On a completely unrelated note, B. and I, who volunteered as camp counselors (lifeguards! the best duty!) at Camp Bird in Crivitz, Wisconsin, were walking back from our cabin to the nightly campfire at the waterfront (which looked just like the waterfront in the Friday the 13th movies) and joking about, I dunno, whatever, when we heard this SCREEEEEEEEEEEEEEEEAAAAAAAAAAAAAAAAMMMMMMMMMMMMMMMIII IIIIINNNNNNNNNNGGGGGGGGGG sound slicing through the cabins just to the right of us.

We stopped dead on the trail. Whatthehellwasthat?! Was that a naked bloody screaming boy running through the woods with an axe?

We stood there. And stood there. And stood there. I don’t think either of us had a flashlight. And we stood there some more, until someone else with a flashlight came by and said something like, Hey.

We later told ourselves it was probably just a loon*. They had them there, and didn’t it sound like the screaming went over the lake? A naked bloody screaming boy with an axe couldn’t fly over the lake, could he? Could he?!

A loon, yeah.

_____

*Click the tremolo—that comes closest. And if it wasn’t a loon. . . oh, come on, it was. It had to be.


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3 responses

27 10 2011
dmf

there is a tiny male praying mantis slowly giving up the ghost as we speak on my desk next to a shimmering scarab I found this summer.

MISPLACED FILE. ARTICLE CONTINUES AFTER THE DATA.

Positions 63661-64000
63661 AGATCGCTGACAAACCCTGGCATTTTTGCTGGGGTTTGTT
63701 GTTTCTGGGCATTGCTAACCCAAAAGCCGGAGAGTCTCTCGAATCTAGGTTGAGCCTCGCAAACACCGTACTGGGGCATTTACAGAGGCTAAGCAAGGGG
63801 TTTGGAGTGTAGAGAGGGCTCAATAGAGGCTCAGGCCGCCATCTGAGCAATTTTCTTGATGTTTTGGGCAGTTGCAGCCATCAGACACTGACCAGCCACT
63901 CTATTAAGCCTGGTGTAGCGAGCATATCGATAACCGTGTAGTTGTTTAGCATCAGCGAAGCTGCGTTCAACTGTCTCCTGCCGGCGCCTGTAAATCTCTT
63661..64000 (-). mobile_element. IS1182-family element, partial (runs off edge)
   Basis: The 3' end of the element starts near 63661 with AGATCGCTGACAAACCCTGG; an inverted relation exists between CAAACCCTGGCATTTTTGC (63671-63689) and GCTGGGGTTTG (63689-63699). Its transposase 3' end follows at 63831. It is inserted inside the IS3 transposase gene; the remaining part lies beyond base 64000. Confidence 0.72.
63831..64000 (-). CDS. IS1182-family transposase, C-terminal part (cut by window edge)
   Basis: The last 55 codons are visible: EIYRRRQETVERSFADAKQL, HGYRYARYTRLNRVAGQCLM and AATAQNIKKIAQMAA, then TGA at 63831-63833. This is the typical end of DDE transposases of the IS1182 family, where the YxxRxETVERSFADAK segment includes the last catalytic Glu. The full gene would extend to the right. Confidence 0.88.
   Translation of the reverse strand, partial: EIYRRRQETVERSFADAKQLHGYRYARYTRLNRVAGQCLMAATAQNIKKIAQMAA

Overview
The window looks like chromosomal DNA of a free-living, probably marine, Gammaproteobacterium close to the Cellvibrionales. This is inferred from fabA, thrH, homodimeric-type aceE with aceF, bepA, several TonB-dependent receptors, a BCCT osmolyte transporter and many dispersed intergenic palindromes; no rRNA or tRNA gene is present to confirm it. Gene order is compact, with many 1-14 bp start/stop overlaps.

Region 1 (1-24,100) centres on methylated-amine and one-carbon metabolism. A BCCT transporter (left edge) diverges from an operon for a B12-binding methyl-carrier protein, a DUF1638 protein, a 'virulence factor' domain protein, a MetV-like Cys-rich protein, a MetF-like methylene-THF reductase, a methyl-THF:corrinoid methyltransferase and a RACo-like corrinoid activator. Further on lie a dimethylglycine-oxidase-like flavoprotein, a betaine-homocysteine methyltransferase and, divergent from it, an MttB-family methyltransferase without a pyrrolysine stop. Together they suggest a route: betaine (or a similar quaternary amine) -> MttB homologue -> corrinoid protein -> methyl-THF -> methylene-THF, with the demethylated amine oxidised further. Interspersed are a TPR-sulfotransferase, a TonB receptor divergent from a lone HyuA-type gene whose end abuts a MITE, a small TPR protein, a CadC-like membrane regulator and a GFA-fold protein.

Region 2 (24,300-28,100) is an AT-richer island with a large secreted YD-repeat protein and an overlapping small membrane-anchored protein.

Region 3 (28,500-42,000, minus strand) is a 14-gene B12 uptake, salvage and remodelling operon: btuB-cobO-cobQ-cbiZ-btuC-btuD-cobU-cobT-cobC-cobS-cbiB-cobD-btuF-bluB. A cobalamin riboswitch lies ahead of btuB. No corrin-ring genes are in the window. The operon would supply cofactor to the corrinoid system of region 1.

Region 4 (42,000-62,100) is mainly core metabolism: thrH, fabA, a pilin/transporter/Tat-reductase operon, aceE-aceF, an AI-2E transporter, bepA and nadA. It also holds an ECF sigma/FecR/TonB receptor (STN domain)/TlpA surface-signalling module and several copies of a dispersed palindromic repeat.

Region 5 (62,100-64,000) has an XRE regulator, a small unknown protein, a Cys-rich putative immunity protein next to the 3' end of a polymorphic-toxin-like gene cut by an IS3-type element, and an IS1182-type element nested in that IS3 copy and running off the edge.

30 10 2011
missmccracken

Yuck, Yuck, YUCK! This is why I don’t live in areas where people have pet names for roaches and do daily scorpion checks. You are BRAVE! Good on you for adventuring beyond the land of houseflies and spiders. Blech.

Loons don’t usually make that noise. You may have heard a rabbit. A rabbit scream totally sounds like a person being hacked to bits. Poor rabbit.
By the way, awesome blog!

30 10 2011
absurdbeats

@missmccracken: I don’t know what the hell it was, but my memory tells me—correctly or incorrectly, I dunno—that we could hear something as it sliced through leaves and tree branches and such. That woulda had to have been one GIANT rabbit to have made that kind of noise. Or, I wonder, an owl? Say, a SCREECH owl?

Anyway. Thanks for stopping by!